Edwin J Embleton was born in Hornsey, London, studied at Hornsey Art School and did ‘hound work’ at a studio off the Grays Inn Road. In 1924 he started work at Odhams Press as a layout and lettering artist at £2.00 per week. He later became Studio Manager for Odhams Press. Embleton, although a commercial and graphic designer, has not been personally identified on any wartime posters, but, along with three other staff from Odhams, was seconded to the MOI at the outbreak of the Second World War.As Art Director and Studio Manager, Embleton employed up to seventy members of staff by the end of the war, including ‘painters, designers, illustrators, visualisers, layout artists, typographers, retouchers, letterers and calligraphers, cartographers, pictorial statistics’, and cartoonists. This effectively created ‘an advertising agency within the publication division of the Ministry of Information’. Embleton’s task was to produce all required official government literature, and he was in charge of the design, poster and visualising group for both the general and overseas production divisions. Embleton was responsible for preparing, overseeing and following the projects through to completion, and was given a free hand to commission designs from whichever artists and designers he chose. Embleton returned to Odhams Press after peace was declared in 1945.
Winston Churchill wrote a special letter of thanks through the Minister of Information for a ‘special job of work’ and Embleton was awarded the MBE (Member of the Order of the British Empire) for his service to the war effort. Various items from his collection of MOI printed material are held at the National Art Library (NAL), and the Imperial War Museum (IWM) holds three scrapbooks of press clippings related to the MOI, which Embleton kept throughout the war. In September 1989, Embleton’s collection of Second World War posters was put up for auction by Onslow’s, specialist auctioneers.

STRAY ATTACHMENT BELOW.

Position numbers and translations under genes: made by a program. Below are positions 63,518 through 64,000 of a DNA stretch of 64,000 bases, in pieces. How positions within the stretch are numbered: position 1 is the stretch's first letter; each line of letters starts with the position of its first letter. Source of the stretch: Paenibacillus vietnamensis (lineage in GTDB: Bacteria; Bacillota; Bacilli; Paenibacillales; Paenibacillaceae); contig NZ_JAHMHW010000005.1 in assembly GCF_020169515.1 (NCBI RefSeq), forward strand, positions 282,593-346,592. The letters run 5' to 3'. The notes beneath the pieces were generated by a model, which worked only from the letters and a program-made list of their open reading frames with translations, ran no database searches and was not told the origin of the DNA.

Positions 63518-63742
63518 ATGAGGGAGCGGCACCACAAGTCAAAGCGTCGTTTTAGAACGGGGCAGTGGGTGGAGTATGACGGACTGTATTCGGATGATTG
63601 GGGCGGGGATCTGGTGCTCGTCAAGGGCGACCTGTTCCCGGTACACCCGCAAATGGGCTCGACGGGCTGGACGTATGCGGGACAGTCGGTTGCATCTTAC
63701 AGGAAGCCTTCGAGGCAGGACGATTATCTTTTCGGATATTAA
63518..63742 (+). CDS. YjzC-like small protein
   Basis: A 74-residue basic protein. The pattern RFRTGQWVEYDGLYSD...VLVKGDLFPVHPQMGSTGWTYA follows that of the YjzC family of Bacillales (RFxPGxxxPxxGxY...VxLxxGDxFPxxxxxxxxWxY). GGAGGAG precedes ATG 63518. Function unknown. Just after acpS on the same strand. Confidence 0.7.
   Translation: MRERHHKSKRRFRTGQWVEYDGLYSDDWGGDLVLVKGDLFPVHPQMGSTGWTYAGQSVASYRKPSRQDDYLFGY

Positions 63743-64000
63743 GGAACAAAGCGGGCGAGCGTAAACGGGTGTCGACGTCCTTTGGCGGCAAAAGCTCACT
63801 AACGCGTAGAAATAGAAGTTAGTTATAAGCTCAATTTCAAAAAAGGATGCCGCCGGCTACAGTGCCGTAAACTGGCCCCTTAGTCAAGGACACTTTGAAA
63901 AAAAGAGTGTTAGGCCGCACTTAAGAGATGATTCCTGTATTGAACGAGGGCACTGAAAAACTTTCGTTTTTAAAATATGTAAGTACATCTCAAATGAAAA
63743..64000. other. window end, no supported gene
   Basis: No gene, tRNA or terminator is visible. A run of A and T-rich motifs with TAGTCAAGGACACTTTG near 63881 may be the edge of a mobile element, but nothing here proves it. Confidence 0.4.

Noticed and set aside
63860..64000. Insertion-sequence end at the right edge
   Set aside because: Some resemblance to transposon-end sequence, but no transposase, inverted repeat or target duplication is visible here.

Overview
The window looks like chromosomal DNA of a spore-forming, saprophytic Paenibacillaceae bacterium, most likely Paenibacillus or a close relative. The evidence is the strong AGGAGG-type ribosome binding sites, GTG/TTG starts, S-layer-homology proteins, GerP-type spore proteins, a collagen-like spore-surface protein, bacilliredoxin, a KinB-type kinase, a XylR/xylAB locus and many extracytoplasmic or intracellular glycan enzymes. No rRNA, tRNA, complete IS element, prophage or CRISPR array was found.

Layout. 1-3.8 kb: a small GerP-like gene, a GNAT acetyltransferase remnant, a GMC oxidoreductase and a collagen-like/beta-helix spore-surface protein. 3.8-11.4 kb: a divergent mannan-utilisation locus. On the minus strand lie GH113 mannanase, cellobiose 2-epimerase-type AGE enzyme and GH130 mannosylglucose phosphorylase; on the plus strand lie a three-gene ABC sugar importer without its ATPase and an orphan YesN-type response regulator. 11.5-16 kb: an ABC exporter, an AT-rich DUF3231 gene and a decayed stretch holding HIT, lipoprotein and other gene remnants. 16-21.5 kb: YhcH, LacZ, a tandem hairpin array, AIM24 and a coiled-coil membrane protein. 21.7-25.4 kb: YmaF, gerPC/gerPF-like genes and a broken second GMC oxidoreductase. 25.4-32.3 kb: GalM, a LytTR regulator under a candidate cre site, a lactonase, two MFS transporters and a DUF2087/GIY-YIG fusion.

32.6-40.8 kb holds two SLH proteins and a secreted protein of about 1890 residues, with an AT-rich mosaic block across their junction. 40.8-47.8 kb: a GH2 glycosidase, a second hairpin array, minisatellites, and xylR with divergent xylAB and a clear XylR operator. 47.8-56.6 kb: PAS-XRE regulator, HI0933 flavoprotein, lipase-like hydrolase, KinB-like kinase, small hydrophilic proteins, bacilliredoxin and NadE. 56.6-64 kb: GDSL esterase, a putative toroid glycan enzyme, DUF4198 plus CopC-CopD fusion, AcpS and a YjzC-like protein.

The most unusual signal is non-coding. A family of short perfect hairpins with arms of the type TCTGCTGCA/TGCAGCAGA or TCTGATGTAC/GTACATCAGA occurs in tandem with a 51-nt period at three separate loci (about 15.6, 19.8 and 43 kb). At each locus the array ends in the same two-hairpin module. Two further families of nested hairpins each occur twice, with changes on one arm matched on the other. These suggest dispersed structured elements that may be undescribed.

Information collated from: ‘Edwin J Embleton 1907- Great Britain, Ministry of Information’, AAD/1996/4 – Archive of Art & Design. Entry in Public Access Catalogue, National Art Library, V&A; National Art Library, ‘AAD Holdings’, http://www.nal.vam.ac.uk/aad/aadalpha.html, accessed August 28 2003; Onslow’s Auction Catalogue, ‘War Posters: Including the Great War and E J Embleton Collection of Second World War Posters’, September 14 1989 (A copy of the catalogue for this exhibition is held at the Imperial War Museum); Questionnaire submitted by Royall, K. to Embleton, E., Royall, K., ‘Posters of the Second World War: The Fourth Arm of British Defence’, Unpublished M.A., University of Westminster, 1991, p.123 [Royall is Graduate Officer at the V&A.]
You can now visit the Embleton Archives at the University of Brighton, which holds a lot of Ministry of Information material, not as much as the Imperial War Museum or National Archives (yes, I wrote that page too!), but I found them very helpful in accessing a number of design texts (living nearby helped!).
Featured Image: Embleton Archives
Mass Communications Academic, @MMUBS. British Home Front Propaganda posters as researched for a PhD completed 2004. In 1997, unwittingly wrote the first history of the Keep Calm and Carry On poster, which she now follows with interest.